Fiat Chrysler contemplates on merger with Renault

The alliance will result in the creation of world’s third largest automaker

Fiat Chrysler and Renault, are considering a merge of vast swaths of their businesses - a move that demonstrates the growing desire among automakers to consolidate in an environment of increased regulatory pressure, sales declines and rising costs aimed at bringing next-generation technologies like self-driving cars to market. 

According to a proposal letter from Fiat Chrysler Automobiles released today, the combined business would be owned 50/50 between shareholders of FCA and Groupe Renault and a board of governors would hold a majority of independent directors. Yet, the merger still needs approval by the boards of both automakers.

If approved, however, the joint organisation would be able to generate estimated sales of 8.7 million vehicles a year and would be considered the world’s third largest car manufacturer. Fiat Chrylser said the combined entity would also generate savings of €5bn annually and be “carried out as a merger transaction under a Dutch parent company.”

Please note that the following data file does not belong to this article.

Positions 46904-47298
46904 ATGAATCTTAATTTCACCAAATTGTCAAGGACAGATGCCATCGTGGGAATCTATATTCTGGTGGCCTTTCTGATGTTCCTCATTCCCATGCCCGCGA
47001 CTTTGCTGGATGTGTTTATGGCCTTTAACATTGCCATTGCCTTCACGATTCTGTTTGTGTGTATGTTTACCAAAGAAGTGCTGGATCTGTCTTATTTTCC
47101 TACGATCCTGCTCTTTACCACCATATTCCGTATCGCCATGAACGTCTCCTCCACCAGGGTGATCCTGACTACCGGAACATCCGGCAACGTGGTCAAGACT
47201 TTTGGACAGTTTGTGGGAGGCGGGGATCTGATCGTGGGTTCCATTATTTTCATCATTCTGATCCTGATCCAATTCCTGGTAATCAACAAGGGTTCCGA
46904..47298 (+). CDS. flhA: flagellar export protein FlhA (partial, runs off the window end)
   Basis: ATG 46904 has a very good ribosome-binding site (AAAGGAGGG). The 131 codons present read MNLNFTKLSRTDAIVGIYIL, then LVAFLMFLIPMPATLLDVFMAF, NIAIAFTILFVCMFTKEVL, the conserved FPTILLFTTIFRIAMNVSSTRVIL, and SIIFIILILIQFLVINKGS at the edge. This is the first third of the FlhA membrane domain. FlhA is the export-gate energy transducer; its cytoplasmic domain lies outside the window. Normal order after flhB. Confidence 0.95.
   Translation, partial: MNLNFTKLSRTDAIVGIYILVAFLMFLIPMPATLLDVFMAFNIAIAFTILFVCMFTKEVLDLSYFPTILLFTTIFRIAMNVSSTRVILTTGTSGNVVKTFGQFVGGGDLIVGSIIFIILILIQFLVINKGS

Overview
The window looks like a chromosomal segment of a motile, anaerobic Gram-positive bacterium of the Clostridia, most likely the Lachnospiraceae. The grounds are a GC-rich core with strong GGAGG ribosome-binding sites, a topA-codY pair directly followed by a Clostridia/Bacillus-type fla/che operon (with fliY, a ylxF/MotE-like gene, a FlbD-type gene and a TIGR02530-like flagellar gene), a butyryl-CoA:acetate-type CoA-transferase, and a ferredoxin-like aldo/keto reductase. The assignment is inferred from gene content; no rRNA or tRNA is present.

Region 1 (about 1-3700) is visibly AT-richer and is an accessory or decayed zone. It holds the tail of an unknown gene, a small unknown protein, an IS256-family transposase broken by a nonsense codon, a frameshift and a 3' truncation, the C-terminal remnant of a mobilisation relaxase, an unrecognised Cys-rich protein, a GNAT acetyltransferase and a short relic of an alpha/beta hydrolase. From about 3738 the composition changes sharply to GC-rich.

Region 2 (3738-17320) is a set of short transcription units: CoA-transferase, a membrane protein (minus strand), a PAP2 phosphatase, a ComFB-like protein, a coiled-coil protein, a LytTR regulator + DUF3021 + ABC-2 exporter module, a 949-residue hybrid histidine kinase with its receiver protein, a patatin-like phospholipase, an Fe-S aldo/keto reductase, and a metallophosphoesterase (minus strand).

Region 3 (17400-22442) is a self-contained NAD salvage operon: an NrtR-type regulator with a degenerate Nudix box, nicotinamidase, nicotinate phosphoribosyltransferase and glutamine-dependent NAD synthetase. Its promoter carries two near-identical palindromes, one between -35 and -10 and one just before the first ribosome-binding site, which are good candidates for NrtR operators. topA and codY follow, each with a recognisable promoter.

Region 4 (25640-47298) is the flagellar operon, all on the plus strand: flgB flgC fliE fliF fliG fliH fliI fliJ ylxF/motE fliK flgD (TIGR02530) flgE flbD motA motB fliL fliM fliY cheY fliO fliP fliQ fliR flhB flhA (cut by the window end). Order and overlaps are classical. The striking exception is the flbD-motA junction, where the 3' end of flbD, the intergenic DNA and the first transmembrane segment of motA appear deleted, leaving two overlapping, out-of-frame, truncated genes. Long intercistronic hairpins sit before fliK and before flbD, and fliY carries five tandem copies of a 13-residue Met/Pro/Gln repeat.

The press release from Fiat Chrysler added that there would be no plant closures as a result of the tie-up and the union should provide an opportunity to lead in the development of electric and autonomous vehicles.

The news signals that the French Automaker might be preparing to cut its ties with the Nissan-Renault-Mitsubishi alliance. Renault and Nissan hold stakes in each other, but that alliance has been strained since the arrest of Nissan-Renault CEO Carlos Ghosn late last year. Ghosn has been charged in Japan with committing financial crimes while serving as CEO of Nissan, charges Ghosn and his lawyers vehemently deny.

The announcement also comes at a time when new entrants in the motoring sector such as Tesla, as well as cash-rich companies developing driverless technology such as Amazon and Google-owned Waymo, are putting pressure on older and often heavily indebted carmakers to keep up. 

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